This coming Sunday, April 30th, is Children's Day (Día del Niño) in Mexico.  While downtown I saw this sign at the entrance to a bakery.

Spoil them with a miniature cake.

This billboard along Patriotismo Avenue is from Sanborns, the ubiquitous chain of restaurants/ pharamcies / gift shops.

"Haz realidad sus sueños"
Make their dreams come true.

In elementary schools across the country, classes will have a party this week to celebrate Children's Day.  However, Alejandro's nephew Ezra will not have a class party since he is now in junior high school.  Instead, they celebrate Students' Day (Día del Estudiante) which is May 23rd.  Even though Ezra is nearly a teenager now, Alejandro and I bought him a couple small presents for Children's Day.

Wednesday, April 26, 2023


On my trips downtown on the Metrobus, I have noticed a German restaurant called "Restaurante Fritz" along the bus route.  The place has a long history.  According to the restaurant's website, it was founded by a German immigrant named Fritz Brack who came to Mexico in 1940.  (It would be interesting to know the story behind his migration.  Was he escaping the Nazi regime or perhaps military service?)  Anyways, both Alejandro and I like German food, so last Saturday we decided to give the place a try.

I don't think the decor has been changed since the 1940s.  There was a stage at the front where a musician was playing the guitar and singing songs in English, Spanish and German.  (I later asked him if he was from Germany, and he said "yes".)

Alejandro and I both ordered the lentil soup as a starter.

For our main course Alejandro ordered the goulash, and I had schnitzel stuffed with ham and cheese.

Our meals were good, but not spectacular.  We have had better German food back in Ohio... and obviously I've had much better in Germany.  It is not a place that we will return to frequently.  However, it was a change of pace and an overall pleasant experience.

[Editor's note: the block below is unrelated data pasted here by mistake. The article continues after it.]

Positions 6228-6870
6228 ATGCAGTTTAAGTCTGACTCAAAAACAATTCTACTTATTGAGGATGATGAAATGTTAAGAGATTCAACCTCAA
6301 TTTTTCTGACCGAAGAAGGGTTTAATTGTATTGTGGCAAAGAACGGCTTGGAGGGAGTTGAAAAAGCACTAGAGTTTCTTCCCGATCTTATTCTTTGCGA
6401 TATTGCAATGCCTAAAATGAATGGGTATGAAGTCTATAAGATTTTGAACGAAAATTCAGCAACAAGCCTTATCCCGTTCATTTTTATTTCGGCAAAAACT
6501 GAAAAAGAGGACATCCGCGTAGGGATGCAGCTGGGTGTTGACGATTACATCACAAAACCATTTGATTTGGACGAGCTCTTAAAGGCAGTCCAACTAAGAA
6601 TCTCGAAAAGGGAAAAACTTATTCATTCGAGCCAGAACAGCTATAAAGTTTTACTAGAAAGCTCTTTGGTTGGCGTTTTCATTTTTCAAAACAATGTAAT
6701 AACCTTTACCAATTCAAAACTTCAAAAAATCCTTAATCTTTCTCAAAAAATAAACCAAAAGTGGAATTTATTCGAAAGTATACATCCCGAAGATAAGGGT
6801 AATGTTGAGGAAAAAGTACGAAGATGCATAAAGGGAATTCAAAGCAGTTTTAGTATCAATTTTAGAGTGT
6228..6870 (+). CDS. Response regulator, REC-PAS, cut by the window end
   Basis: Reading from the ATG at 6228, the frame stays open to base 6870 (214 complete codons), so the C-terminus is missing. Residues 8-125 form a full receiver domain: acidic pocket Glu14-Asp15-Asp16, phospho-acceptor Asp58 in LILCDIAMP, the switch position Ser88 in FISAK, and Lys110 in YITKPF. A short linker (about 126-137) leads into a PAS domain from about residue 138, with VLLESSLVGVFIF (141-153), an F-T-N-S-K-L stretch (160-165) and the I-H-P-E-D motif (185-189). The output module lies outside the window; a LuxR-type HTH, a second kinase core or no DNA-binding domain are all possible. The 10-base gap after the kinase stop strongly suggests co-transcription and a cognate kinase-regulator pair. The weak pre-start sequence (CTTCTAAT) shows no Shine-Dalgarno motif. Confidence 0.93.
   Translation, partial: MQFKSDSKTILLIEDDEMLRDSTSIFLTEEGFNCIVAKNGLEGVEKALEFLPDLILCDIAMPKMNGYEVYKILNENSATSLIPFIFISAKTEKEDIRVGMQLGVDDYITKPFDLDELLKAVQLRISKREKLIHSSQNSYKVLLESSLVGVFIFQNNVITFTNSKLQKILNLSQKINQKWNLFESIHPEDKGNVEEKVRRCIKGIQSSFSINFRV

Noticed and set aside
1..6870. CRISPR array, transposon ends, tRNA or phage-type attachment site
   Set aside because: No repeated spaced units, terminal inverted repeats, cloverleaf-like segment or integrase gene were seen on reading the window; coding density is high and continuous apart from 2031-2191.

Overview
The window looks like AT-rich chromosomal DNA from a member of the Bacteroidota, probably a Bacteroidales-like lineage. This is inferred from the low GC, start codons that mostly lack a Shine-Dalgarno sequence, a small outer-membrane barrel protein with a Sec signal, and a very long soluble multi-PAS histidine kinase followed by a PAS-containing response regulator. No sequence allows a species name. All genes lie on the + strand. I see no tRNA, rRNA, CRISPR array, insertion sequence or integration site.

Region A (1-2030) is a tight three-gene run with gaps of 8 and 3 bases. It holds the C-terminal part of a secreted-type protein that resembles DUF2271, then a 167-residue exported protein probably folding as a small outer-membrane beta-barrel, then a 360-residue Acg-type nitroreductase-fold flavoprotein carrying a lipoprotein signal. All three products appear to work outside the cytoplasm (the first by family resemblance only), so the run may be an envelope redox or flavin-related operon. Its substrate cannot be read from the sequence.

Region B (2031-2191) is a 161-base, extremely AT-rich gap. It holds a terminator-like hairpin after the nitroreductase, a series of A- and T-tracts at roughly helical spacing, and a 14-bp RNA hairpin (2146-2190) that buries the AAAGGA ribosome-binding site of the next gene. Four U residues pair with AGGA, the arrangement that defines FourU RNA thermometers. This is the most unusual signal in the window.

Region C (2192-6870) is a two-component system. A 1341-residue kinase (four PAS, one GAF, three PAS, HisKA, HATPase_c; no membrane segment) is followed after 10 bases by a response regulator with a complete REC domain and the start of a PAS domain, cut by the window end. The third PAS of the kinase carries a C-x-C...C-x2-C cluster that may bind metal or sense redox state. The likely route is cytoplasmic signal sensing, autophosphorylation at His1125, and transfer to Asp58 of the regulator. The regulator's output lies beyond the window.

Dancing, Veracruz Style

Last Saturday, Alejandro and I took a trip downtown to do some shopping.  We took a break and stopped at the downtown branch of "La Parroquia de Veracruz", a chain of coffee shops which originated in that gulf coast city.  While we were there, a young woman dressed in the traditional attire of Veracruz came out and danced around the cafe.  Alejandro took this photo and video.


Later, as we were walking down Juárez Avenue, we came upon this young fellow performing on the street.  He was also dressed in the typical garb of Veracruz and was dancing to "son jarocho", the traditional music from that part of Mexico.

Tuesday, April 25, 2023

A New Pizza Place

A couple weeks ago Alejandro and I tried out a new restaurant just down the street from the apartment.  It's called Gian Luigi, and, as the name suggests, it's an Italian restaurant. They serve pasta dishes and a variety of pizzas, a number of them quite different from what we are used to in the U.S.  We liked the place and returned a second time last Friday.

It's a small restaurant with several tables set outdoors on the street.

We ordered the "combo" for two... salad and pizza and beverage.  Alejandro had an Italian salad, and I had the Caesar salad.

Our pizza included toppings of goat cheese, arrugula, prosciutto, and grapes.  It was rather unusual but very tasty.